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After concussion, Gagne relishes shot at Cup

by Corey Masisak

NEWARK, N.J. -- Simon Gagne sat in his stall in the visiting dressing room Friday at Prudential Center for longer than he needed to and answered more questions about a potentially sensitive subject than some players might.

Simon Gagne
Simon Gagne
Left Wing - LAK
GOALS: 0 | ASST: 0 | PTS: 0
SOG: 5 | +/-: -1
It has been a long six months for Gagne, who missed the final 47 games of the regular season and the first 16 playoff games for the Los Angeles Kings with a concussion. It was not the first of his career -- and not the first that kept him out for a significant amount of time.

To be back in this situation, practicing with the team and preparing for his third game since returning from the injury and the Kings one victory away from claiming the Stanley Cup, was something to relish.

"To me, I take it as my last chance," Gagne said. "I'm at this point right now, and I've been in the League for 12 years. I'm always going to remember my first year in the League, losing a Game 7 here [with Philadelphia] against those guys. Being one game away from the Stanley Cup Final, you think you're going to have many years in front of you. Then 10 years after that, I had a chance to go in the Final. It is one thing to get there, but it is not guaranteed that you're going to win it. That's what happened in 2010 [with Philadelphia]. Having this chance this year, and being in that position it is the closest I've been. Is it going to be my last shot? Maybe not, but I'm going to approach it like it might be."

The hit that felled Gagne in late December was not a huge one. He said he was trying to get a bouncing puck to calm down and took a little too long. His head was down when a member of Phoenix Coyotes collided with him, and he took a shoulder to the side of his face.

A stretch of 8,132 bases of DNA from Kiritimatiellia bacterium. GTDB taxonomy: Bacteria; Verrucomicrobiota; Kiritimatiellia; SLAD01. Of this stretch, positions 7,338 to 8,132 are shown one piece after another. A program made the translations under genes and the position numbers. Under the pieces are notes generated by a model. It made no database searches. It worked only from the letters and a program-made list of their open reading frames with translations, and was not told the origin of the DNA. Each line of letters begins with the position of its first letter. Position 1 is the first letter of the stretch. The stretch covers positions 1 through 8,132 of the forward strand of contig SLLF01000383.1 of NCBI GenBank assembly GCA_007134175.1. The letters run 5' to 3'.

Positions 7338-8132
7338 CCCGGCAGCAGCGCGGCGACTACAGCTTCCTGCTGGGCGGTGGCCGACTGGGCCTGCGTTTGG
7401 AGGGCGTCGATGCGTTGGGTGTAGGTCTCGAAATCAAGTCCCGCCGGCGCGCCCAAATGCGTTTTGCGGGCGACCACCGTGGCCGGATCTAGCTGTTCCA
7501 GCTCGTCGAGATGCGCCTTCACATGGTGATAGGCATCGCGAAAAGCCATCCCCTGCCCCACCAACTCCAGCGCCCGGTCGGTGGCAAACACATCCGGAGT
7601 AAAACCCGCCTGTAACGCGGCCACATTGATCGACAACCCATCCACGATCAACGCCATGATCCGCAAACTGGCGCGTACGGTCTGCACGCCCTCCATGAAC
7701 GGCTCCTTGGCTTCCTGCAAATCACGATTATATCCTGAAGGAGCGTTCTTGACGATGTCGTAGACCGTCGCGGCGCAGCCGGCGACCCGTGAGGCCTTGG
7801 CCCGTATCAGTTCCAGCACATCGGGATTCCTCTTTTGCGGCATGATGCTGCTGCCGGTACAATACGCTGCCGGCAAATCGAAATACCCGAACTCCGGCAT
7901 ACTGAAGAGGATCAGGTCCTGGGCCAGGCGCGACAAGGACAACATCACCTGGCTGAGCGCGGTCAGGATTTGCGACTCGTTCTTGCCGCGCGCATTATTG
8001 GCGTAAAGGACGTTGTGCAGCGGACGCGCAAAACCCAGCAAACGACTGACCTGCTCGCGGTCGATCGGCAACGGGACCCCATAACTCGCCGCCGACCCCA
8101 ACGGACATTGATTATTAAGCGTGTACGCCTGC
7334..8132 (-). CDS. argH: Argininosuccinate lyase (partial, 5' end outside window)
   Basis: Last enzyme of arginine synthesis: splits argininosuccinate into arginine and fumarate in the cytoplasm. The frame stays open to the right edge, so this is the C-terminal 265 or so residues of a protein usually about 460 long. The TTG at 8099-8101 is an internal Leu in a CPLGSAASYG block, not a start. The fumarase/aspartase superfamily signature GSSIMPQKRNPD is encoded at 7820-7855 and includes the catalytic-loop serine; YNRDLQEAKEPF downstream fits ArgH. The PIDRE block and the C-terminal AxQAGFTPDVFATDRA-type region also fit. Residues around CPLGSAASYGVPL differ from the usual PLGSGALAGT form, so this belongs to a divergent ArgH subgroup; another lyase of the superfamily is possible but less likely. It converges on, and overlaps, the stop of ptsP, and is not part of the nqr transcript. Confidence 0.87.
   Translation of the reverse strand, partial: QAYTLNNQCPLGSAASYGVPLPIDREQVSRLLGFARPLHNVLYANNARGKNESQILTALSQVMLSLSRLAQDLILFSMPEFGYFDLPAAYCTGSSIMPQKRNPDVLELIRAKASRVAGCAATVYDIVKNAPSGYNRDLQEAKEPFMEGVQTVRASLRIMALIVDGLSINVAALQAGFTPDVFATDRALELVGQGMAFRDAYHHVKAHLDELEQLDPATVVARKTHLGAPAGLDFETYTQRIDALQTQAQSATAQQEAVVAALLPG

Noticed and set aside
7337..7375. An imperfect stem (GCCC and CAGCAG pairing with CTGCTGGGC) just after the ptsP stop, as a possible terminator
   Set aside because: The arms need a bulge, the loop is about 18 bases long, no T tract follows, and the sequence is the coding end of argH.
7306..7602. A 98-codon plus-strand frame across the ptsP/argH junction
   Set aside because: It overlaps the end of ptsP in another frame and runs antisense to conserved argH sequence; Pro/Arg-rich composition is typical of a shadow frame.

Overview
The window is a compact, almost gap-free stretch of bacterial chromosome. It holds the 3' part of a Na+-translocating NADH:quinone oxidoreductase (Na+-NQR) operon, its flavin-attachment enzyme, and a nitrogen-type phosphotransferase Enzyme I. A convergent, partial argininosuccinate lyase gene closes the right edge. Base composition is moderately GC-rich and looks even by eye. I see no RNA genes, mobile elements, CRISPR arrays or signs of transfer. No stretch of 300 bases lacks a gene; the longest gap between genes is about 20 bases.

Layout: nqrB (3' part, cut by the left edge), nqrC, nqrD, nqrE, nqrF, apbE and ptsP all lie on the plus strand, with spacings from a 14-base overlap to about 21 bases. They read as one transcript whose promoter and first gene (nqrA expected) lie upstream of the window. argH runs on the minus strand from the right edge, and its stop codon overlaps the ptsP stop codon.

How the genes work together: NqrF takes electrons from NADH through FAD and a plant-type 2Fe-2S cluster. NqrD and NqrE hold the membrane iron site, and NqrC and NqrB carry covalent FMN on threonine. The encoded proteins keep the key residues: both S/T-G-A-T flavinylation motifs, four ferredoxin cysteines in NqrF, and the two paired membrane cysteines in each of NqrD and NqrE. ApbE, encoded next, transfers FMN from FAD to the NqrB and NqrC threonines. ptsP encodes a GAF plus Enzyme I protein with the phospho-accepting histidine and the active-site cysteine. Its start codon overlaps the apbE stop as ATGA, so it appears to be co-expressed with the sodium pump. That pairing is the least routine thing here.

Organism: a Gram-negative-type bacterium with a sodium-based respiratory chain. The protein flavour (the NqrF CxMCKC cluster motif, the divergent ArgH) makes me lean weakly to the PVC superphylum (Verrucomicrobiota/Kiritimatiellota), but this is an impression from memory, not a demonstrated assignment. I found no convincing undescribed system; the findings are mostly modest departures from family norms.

Gagne finished the first period but soon realized something wasn't right. He has a longer documented history of concussions than most NHL players, so he and the Kings decided to proceed with caution.

While Gagne had experience dealing with this type of injury, each one can produce different symptoms and different circumstances. He credited the Balance Disorders Institute in Beverley Hills, Calif., and a Los Angeles-based chiropractor for helping with his treatment.

Teammates who have had concussions, like defenseman Willie Mitchell, talked to Gagne about dealing with the injury. Gagne answered questions from teammates who haven't experienced one, helping to educate them.


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"I think the main thing was that the team and the medical staff, the doctors -- they give me the time to rest and come back 100 percent," Gagne said. "I was skating in March and I was feeling pretty good, but not good enough, not 100 percent. I was maybe 95 percent, but that was not good enough for me, for the team, for the doctors. I have to say in the past I went back and played at 95 percent with that type of injury. I think the medicine is getting better. The doctors are more aware of that injury, and I think you are going to see guys take more of the time to come back. We're starting to learn a little bit about it."

Gagne started skating, but he didn't receive full clearance to join the team for practice until after Game 1 of the Western Conference Finals against Phoenix. He was finally ready to return to game action for Game 3 against New Jersey in the Stanley Cup Final.

"After about three weeks after the injury, I knew it wasn't really similar to what I had in the past. It wasn't that bad," Gagne said. "Because of my [history] with this injury, we took like double caution with the doctors and make sure that I get the right rest, the right exam to make sure everything was fine. That's what we did, and now I have to say I give total credit to our doctors here in L.A., the medical staff -- they really put me in the best situation for me to get back and be 100 percent.